An interesting linguistic quirk

Hello loyal readers.

I just noticed something funny that I’d like to share with you all.

Traditionally the indefinite article “a” is used before nouns beginning with a consonant, whereas the indefinite article “an” is used before a noun beginning with a vowel. Like any rules there are exceptions – for example you have a university not an university.

It occured to me while writing this morning that you have an “f” not a “f”, or an “x” not a “x”. It would seem the usage rule boils down to the sound at the start of the word… phonetically speaking (or spelling) university would be yoo-nee-ver-city, which is a consonant sound – although y can also operate as a vowel. And the letters “x” (ex) and “f” (eff) actually start with vowel sounds even though they’re consonants. R (arr), L (ell), and S (ess) obey the same rule. This rule should also solve once and for all the aitch v haitch “H” debate. Because you have an “h” not a “h” it must be aitch. So there.

Isn’t language fun.

The author

Nathan runs St Eutychus. He loves Jesus. His wife. His daughter. His son. His other daughter. His dog. Coffee. And the Internet. He is the campus pastor at Creek Road South Bank, a graduate of Queensland Theological College (M. Div) and the Queensland University of Technology (B. Journ). He spent a significant portion of his pre-ministry-as-a-full-time-job life working in Public Relations, and now loves promoting Jesus in Brisbane and online. He can't believe how great it is that people pay him to talk and think about Jesus.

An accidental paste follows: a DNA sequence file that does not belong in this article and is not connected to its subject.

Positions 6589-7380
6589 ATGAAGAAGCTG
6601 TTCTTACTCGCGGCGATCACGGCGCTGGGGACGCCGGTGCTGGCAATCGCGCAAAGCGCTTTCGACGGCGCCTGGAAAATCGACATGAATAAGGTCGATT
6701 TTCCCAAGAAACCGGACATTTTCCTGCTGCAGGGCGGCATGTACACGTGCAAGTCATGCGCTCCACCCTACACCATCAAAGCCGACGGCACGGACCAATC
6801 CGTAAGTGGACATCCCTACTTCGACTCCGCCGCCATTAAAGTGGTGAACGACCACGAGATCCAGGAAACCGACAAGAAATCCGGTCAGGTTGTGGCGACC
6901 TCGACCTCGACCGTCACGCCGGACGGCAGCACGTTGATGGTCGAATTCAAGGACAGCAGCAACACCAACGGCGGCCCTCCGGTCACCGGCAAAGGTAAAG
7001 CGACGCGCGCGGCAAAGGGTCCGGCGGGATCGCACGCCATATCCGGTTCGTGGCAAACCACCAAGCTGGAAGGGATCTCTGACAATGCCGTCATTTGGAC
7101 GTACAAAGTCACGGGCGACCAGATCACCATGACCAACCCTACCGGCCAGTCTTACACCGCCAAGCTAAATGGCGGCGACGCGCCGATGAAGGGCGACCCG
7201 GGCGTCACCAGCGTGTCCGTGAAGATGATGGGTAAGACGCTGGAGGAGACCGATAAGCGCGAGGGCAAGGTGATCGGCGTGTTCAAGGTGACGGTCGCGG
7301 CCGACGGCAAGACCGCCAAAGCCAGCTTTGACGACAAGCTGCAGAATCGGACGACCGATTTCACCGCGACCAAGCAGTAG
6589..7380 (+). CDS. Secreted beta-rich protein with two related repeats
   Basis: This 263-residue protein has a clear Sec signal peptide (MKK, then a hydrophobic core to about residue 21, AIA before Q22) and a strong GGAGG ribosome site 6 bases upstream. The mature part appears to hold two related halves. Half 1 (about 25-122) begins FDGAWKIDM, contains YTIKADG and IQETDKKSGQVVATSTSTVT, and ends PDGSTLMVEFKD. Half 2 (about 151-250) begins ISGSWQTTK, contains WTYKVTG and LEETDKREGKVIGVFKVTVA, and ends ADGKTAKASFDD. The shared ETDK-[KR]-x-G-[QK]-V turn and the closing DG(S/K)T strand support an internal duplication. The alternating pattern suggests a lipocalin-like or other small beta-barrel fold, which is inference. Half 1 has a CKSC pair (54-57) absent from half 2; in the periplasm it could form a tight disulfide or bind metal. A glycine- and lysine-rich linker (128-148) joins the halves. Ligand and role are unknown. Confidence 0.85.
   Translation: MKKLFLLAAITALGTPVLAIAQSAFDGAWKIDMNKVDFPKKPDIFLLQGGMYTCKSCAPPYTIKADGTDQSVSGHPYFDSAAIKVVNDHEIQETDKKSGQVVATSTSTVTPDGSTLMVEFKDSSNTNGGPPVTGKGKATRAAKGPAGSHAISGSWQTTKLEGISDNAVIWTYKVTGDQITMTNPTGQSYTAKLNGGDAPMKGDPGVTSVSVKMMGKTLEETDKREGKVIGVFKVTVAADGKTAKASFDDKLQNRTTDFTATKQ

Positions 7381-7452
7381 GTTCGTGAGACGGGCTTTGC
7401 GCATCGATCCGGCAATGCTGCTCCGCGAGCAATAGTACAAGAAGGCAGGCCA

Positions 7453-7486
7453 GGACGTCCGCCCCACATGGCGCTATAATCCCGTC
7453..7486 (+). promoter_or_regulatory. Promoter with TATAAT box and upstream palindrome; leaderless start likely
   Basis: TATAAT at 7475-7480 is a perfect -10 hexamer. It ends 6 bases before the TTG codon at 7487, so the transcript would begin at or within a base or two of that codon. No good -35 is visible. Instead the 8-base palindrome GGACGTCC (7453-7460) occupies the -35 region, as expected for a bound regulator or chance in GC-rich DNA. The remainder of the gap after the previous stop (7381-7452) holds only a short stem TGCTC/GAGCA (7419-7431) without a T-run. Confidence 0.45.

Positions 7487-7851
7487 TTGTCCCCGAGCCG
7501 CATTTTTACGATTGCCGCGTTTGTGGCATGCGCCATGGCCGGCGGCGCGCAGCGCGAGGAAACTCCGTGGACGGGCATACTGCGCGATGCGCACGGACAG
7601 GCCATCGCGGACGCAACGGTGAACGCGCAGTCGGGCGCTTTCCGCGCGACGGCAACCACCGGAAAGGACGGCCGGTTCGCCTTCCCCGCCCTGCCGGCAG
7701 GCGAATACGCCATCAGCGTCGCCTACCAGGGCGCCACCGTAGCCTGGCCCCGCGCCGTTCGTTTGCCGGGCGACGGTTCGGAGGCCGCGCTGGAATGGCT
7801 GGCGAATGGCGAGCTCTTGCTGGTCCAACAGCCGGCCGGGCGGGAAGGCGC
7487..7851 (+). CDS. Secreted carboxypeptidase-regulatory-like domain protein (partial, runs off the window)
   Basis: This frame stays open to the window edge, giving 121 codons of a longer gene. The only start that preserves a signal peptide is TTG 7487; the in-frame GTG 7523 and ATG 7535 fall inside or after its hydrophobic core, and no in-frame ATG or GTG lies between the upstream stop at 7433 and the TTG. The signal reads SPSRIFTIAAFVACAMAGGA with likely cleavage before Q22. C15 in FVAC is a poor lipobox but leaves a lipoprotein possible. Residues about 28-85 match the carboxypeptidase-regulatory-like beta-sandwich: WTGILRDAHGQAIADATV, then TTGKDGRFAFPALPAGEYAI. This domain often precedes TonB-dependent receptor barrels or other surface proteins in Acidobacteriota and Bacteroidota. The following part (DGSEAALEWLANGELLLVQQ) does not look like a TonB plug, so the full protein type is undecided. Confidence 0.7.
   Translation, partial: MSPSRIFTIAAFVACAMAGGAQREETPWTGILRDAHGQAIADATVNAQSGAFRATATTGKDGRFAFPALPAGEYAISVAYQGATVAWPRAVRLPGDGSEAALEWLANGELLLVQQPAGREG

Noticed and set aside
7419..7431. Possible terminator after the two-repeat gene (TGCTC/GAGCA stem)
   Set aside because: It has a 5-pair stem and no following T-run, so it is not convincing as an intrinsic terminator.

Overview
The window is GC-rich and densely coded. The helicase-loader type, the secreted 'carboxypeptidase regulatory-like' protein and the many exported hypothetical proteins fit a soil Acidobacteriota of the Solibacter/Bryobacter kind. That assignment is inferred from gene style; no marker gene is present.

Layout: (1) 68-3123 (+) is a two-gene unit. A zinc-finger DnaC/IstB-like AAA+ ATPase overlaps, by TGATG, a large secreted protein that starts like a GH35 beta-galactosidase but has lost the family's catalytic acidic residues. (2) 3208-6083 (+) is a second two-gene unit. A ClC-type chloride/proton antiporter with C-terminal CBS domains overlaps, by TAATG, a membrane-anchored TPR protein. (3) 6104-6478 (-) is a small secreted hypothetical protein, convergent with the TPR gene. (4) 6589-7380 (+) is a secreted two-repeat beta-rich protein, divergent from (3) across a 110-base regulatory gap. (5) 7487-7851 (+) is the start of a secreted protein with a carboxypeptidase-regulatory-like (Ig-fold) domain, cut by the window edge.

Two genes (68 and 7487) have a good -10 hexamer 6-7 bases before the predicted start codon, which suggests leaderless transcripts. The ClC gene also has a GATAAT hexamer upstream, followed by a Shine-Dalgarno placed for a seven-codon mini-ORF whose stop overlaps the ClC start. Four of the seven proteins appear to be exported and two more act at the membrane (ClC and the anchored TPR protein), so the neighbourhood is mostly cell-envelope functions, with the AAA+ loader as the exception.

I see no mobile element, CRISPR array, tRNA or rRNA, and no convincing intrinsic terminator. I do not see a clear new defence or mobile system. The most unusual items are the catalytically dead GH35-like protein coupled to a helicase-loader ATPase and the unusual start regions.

8 thoughts on “An interesting linguistic quirk”

  1. i believe “em” also obey this rule “en”. interestingly a lot of letter when spelled out phonetically contaion doubles letters in the. e.g. bee, see, dee, eff, gee, ell, pee, arr, ess, tee, vee….

  2. Phonetically, “university” has a semi-vowel (the [j] glide) at the start so it would be phoneticised as:
    [jynƏ’vœsƏti:] using an australian accent that is (the [y] represents the sound used for a german “ü”, and the schwa [Ə] is the neutral “uh” kind of sound that we often lazily say. The semi-vowels are [w] as in “we” [j] as in “young” and [ɥ] which is sort of like “tune” would be if you said it like a toff.
    The letters “f” x” “r” “l” all have glottal attacks, which the semi-vowels don’t – try saying “university” with a glottal and you sound like your coughing up a fur ball. so “f” would be phoneticised as [ˌɛf] or “x” as [ˌɛks] “h” with the glottal would be [ˌɛitʃ].
    So from that, it seems that words which start with glottal attacks use “an” but words starting with consonants or semi-vowels (or semi-consonant if you like) use “a”

  3. “interestingly a lot of letter when spelled out phonetically contaion doubles letters in the. e.g. bee, see, dee, eff, gee, ell, pee, arr, ess, tee, vee….”
    actually, they don’t:

    [bi si di ɛf dƷi ɛl pi a ɛs ti vi]

  4. How do you know it’s “an aitch” and not “a haitch”? Maybe that’s wrong ;)

    From what I’ve heard from teachers, and SPEECH teachers, it’s “haitch” not “aitch” ;P… I think. I can check that for you.

  5. I’ve always understood the correct (proper) english as [ˌɛitʃ] ( although some wiki people phonetised it as [ˌaItʃ] which is better I think.) They also say that in some dialects it has the breathy [ˌhaItʃ]. But it’s wiki which is as authoritive as Nathan’s blog, so why would we trust it? :P

    But really, try saying it the breathy way with a proper english accent – it sounds stupid, which means it must be silent :P

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